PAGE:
Saving June - Hannah Harrington

I usually tend to avoid books that deal with suicide for two reasons; as a person who has gone through (and will keep going through with it for the rest of my life) the suicide of someone close to me, books like this always bring up memories and feelings I try to bury as deep as possible. The second reason is that I always feel like these books are not very realistic portrayals of the type of grief that really cannot be even described in words. I feel like you almost have to have gone through the pain through yourself to fully understand it. I don't know what is the case with Harrington, but she really was able to hit close with this one.


Harper's big sister June has committed suicide. Harper was the one who found her. Always the "second" best to her divorced parents, she is now the only one left. When her divorced parents decide to divide June's ashes between themselves, Harper makes a drastic move and "steals" the urn in order to spread her sister's ashes to California, the place June always dreamed about. With the company of her best friend Laney, who is fighting a fight with her own issues, and mysterious Jake music lover Jake, Harper embarks on a journey to get some type of closure to both herself and June.


It took me quite a while to get into this book. It was not because it was bad, not at all. It was just because it was so emotional and hit so close to home. I really liked Harper - she is strong, but also extremely confused. She does not really know how to handle her grief and thus for half the time she feels more angry than sad. I was able to relate with Harper - she wants answers, but at the same time she is scared to face the truth. She blames herself even though she deep down knows that there probably was nothing she could have done. She hopes that she would have said something or known that her sister was so sad. 


What I also really liked was the fact that there never are really any complete reasons given to why June killed herself. In some of the books I have read about suicide the reasons have been so concrete and in some ways so carefully constructed that they don't really feel very realistic. June killed herself because she was sad - why she was sad is never fully explained. The type of sadness and desperation that a person must feel in order to actually commit suicide must be something that cannot be fully explained - it might be one big thing, or a combination of small things that just start to feel too heavy and eventually there is no other way out. Some say that suicide is one of the most selfish things a person can ever do, and I completely agree with that. But in some sick, twisted way suicide is also one of the bravest things you can do - the result hurts the people you leave behind, but it probably also gives some closure.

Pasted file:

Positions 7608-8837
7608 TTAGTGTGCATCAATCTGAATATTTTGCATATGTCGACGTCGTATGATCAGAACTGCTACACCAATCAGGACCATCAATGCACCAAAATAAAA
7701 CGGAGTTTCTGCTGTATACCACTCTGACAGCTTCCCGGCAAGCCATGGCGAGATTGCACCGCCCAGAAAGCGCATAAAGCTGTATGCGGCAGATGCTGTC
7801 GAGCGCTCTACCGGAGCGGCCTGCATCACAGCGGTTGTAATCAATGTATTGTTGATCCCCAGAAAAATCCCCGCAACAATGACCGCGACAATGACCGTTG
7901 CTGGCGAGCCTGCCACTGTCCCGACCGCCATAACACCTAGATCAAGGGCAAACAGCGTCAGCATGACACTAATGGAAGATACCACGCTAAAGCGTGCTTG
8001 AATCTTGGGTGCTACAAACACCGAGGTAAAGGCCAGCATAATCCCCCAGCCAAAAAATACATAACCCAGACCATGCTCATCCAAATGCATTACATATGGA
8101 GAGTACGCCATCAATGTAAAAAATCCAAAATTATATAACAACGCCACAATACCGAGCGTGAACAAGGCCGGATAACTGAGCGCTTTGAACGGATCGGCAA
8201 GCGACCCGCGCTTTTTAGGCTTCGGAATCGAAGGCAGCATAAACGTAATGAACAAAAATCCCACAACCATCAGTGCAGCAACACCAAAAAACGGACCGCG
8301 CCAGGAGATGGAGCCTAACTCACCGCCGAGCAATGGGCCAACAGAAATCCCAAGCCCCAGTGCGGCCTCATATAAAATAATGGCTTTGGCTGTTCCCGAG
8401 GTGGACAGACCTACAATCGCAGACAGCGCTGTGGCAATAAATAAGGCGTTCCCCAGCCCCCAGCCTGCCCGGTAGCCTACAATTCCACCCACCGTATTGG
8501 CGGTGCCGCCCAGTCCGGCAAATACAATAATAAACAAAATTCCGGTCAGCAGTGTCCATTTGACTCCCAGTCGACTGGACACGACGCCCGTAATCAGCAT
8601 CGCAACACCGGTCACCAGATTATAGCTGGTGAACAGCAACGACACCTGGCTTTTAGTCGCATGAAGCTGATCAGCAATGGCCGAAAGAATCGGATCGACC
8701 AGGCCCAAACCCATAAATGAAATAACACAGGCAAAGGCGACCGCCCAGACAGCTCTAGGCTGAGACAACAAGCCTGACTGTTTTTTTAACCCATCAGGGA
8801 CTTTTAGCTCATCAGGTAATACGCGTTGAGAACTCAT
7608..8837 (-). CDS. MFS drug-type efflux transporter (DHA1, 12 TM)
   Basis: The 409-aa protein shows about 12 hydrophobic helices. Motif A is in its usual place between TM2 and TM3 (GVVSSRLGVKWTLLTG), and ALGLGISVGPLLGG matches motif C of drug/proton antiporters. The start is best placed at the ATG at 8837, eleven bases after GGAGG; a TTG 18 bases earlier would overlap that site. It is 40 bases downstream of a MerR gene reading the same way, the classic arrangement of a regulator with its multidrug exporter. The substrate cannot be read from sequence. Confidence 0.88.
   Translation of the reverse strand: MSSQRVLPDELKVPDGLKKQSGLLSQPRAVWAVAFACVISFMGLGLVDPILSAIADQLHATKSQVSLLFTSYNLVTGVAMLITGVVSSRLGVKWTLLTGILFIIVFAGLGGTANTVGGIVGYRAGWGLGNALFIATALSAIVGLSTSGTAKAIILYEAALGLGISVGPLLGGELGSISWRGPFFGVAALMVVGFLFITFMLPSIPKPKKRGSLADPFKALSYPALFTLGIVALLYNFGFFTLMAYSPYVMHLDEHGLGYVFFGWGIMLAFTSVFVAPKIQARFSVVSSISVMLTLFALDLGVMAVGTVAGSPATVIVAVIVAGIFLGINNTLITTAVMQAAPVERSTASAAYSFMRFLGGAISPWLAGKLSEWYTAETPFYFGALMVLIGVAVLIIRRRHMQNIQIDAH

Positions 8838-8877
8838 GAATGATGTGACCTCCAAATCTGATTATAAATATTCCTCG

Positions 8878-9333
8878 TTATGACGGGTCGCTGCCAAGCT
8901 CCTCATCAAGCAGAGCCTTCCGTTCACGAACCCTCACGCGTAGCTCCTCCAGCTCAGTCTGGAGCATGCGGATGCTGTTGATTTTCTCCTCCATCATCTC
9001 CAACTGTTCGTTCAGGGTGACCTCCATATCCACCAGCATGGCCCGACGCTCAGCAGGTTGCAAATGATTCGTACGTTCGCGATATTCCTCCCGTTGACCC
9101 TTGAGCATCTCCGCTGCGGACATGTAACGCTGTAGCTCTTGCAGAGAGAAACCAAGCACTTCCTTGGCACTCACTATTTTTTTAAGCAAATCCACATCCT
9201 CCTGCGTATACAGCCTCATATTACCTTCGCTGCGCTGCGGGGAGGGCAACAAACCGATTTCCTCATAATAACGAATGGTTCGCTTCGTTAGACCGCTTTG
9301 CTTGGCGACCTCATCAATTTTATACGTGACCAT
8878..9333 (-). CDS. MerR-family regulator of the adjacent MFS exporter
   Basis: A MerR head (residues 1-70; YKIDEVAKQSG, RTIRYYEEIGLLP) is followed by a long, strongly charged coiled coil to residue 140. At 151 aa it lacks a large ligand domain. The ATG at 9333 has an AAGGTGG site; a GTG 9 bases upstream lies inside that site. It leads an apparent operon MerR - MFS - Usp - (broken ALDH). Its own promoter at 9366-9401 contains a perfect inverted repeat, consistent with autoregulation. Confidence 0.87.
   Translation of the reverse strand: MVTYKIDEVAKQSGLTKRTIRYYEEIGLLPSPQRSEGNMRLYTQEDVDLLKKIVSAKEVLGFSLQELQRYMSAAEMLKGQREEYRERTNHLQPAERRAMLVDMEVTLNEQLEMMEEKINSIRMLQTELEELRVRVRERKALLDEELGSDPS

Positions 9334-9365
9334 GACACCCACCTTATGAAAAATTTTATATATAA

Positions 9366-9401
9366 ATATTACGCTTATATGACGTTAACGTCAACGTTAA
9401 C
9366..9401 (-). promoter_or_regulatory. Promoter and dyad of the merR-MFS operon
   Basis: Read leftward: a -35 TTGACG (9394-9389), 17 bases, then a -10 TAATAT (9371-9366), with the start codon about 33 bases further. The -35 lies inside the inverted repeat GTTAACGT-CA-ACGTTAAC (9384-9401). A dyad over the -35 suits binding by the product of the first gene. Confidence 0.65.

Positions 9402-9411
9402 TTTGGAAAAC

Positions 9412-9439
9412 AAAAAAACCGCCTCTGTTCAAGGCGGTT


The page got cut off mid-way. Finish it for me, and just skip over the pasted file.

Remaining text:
The relationship between Harper and Jake develops slowly, which I really liked because of the fact that it shows that Harper has other things in her mind that just how gorgeous Jake is. He knew June, probably in a different way than Harper, but he gets the sadness and the feel of loss. Sometimes people have the need to compare who is the saddest and whose grief is the largest. In my family my grandmother is always the one who at the moment of loss says to be the one who is the saddest and who has lost the most. But how can we really measure grief? Of course the loss of a child most probably is the hardest on the parents. But what about the loss of a friend? Is your grief smaller if you are not related? Can you grief for someone you did not personally know? I feel like this book really digs into that issue, discussing the different levels of grief people feel as well as the ways they cope with them. Everyone copes differently and talk about it in different ways, but in the end, the source of the grief is the same.


Even though Saving June might sound like a perfect summer read, I would not recommend it as a book for the beach or holiday. It truly is sad and I at least found myself crying during the final couple of chapters. It has an element of romance on it, but it is not one of those stories with instalove and several romantic moments many readers want to read during the summer. The love in this book hurts, but it also helps the characters grow and become stronger. It is a story about the anger you feel after losing someone, the want to die, but also the want to keep going even though it hurts. It also opens your eyes to a grief that I hope not many have to go through during their lifetime - all death is sad, of course, but personally to me suicide has always been the saddest way to die because the one who died must have been so completely alone that he/she did not see any other option than to leave.